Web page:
[7]               The Defendants are alleged to have directed public attention to the Defendants’ Black Press Group’s publications, wares, services and business in such a way as to cause or likely to cause confusion in Canada between the Defendants’ wares, services and business and those of the Plaintiff, contrary to section 7(b) of the Trade-marks Act. The Defendants are also alleged to have used a trade-mark that is confusing with the Plaintiff’s trade-mark. The Defendants are alleged to have infringed the Plaintiff’s right to the exclusive use of its registered trade-mark contrary to section 20 of the Trade-marks Act. Further, the Defendants are also alleged to have passed off their wares and services as those of the Plaintiff, and have misappropriated the goodwill of the Plaintiff’s registered trade-mark contrary to the provisions of section 22 of the Act.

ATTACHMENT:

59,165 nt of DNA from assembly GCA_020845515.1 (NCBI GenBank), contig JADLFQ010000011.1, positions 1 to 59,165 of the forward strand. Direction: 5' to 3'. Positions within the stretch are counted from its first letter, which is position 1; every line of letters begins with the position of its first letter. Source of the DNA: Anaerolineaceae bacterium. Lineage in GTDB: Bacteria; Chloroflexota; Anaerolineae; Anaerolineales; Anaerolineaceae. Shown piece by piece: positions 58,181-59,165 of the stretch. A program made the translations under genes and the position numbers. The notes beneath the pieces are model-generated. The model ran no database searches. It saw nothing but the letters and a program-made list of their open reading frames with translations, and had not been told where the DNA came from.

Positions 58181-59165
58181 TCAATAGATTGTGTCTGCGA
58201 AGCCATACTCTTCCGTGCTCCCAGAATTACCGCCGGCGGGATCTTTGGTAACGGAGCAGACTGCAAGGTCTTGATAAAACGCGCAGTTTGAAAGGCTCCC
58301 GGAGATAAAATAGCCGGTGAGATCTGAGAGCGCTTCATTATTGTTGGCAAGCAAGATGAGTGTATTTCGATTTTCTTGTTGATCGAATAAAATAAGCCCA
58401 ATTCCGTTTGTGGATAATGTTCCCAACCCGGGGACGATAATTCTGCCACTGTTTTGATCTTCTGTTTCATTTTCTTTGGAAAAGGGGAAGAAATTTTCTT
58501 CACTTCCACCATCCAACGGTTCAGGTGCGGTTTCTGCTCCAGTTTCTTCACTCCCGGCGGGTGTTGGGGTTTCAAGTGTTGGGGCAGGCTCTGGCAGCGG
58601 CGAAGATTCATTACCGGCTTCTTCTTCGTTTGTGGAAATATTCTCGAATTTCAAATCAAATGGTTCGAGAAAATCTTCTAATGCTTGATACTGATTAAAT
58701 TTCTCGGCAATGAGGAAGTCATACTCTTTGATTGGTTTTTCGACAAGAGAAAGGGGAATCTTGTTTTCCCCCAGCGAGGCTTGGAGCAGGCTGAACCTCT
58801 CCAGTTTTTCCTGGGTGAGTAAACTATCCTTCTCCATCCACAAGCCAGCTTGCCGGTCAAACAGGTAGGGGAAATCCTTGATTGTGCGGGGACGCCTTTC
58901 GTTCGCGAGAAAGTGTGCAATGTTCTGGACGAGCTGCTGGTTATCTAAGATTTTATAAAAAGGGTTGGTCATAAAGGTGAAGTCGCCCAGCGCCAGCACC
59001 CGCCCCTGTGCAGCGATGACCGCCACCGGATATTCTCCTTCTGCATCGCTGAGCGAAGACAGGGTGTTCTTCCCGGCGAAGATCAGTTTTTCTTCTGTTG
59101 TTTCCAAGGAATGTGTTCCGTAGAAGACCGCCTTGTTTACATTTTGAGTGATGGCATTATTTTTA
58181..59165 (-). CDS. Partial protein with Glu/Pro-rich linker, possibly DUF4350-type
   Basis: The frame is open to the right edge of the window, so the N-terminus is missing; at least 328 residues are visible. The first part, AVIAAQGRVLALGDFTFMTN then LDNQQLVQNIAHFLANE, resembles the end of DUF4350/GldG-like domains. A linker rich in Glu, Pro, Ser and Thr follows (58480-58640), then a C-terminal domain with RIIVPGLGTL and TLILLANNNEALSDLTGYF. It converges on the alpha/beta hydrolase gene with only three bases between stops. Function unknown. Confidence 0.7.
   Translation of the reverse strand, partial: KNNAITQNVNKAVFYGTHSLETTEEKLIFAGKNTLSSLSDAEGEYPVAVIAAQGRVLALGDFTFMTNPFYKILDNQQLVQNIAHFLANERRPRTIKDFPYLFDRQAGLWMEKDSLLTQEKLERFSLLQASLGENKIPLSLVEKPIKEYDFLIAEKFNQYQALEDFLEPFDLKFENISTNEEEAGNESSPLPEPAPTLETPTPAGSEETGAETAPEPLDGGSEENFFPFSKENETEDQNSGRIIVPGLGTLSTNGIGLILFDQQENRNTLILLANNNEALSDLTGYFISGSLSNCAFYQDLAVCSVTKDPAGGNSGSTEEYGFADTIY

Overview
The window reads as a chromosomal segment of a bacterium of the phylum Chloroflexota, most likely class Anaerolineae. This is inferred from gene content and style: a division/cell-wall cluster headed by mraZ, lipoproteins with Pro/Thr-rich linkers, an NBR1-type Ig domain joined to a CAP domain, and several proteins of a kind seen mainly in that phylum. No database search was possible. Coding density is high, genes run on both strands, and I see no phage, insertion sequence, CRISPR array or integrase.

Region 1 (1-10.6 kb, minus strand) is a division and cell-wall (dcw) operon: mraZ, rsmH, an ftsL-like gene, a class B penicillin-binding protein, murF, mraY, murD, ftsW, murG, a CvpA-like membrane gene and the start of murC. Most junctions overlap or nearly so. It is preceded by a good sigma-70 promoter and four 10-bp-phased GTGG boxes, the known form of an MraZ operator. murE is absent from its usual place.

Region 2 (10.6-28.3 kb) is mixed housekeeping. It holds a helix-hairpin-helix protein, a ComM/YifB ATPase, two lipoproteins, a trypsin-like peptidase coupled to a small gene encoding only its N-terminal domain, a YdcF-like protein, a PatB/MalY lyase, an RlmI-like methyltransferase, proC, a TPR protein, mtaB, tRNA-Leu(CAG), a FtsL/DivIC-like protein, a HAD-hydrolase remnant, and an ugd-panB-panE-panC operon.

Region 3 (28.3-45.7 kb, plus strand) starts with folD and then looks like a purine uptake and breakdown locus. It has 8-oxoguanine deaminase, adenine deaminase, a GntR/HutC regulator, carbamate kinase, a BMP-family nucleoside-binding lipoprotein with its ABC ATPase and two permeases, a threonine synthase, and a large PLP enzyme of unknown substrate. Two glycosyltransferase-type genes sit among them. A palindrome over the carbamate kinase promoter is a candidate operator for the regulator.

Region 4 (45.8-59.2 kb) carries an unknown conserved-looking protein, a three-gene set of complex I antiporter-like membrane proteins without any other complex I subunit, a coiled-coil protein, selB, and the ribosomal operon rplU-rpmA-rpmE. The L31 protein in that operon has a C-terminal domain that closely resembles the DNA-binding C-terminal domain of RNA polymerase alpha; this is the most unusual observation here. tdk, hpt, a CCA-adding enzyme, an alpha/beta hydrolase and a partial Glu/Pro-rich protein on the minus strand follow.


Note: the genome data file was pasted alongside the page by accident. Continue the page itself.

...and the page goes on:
[8]               As a result of these activities, the Plaintiff submits that it has suffered injury and damage, including unfair competition, loss of business and reputation, the loss of distinctiveness and goodwill of the trade-mark. It is also submitted that the Defendants’ behaviour shows a deliberate, knowledgeable, wilful intent to misuse the trade-mark or alternatively disregard of the Plaintiff’s right. Finally, the Plaintiff submits that the Defendants disregarded the demand letters and these proceedings; but also improperly disclosed privileged settlement discussions. Therefore, the Plaintiff is claiming total damages in the $15,000.00 to $25,000.00 range plus costs on a full indemnity basis.

III.             Issues

[9]               The issues being raised in the present proceedings are as follows:

1.      Whether the Defendants:

a)      Infringed the Plaintiff’s registered trade-mark NEW HOME LIVING contrary to ss. 19 and 20 of the Act;